If Britain fails to control foot-and-mouth, 50% of livestock will have to be destroyed, the Government's chief scientist has warned.
Prof David King's comments came as the number of outbreaks reached 501, with 21 new cases today.
Tony Blair has ordered a nationwide extension of a "firebreak" cull of healthy animals, next to infected farms, to control the crisis.
A MAFF report says the crisis is expected to continue for months and become "a large epidemic".
It estimates that more than 4,400 cases of foot-and-mouth would be recorded by June.
At present the "firebreak" cull is only being used in two-mile areas around infected farms in Cumbria and Dumfries and Galloway.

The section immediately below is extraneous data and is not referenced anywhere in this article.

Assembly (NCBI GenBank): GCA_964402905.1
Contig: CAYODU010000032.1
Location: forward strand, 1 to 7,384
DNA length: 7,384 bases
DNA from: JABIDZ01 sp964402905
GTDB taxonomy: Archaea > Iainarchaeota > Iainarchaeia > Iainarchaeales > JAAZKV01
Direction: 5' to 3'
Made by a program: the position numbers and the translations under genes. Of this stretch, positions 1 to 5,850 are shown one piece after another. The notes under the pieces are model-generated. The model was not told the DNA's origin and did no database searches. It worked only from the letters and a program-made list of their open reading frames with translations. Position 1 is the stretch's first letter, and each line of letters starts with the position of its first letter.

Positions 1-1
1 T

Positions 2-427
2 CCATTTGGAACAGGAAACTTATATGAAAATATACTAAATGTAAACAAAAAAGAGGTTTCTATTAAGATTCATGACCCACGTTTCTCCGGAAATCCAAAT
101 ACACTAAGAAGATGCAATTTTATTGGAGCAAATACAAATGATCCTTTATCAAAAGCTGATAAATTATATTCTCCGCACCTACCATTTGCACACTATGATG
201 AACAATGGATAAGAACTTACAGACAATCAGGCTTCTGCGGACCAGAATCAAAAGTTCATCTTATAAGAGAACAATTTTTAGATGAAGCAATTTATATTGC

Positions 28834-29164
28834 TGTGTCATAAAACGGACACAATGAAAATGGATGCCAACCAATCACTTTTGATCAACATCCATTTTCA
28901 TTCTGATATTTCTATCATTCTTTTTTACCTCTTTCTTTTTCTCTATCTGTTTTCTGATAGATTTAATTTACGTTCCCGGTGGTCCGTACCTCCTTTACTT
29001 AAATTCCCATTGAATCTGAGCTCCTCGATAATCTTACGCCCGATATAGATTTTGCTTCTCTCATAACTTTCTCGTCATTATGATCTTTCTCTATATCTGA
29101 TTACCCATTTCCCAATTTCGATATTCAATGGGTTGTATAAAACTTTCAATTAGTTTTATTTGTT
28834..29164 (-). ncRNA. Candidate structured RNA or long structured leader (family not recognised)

A Ministry of Agriculture (MAFF) spokeswoman said the practicalities of employing the policy nationwide still had to be worked out. However, the proposals immediately received support from National Farmers' Union president Ben Gill.
Mr Blair also instructed officials to improve slaughtering times to ensure that all livestock is culled within 24 hours of diagnosis, to avoid spreading the virus.
As it was disclosed that more than 480,000 animals had been slaughtered or condemned, the current outbreak has been officially declared worse than that of 1967.
Professor King told the BBC: "Today's models show that if we proceed as we are at the moment, the epidemic is out of control. In the worst-case scenario, out of control means that we might even lose 50% of the livestock of Great Britain."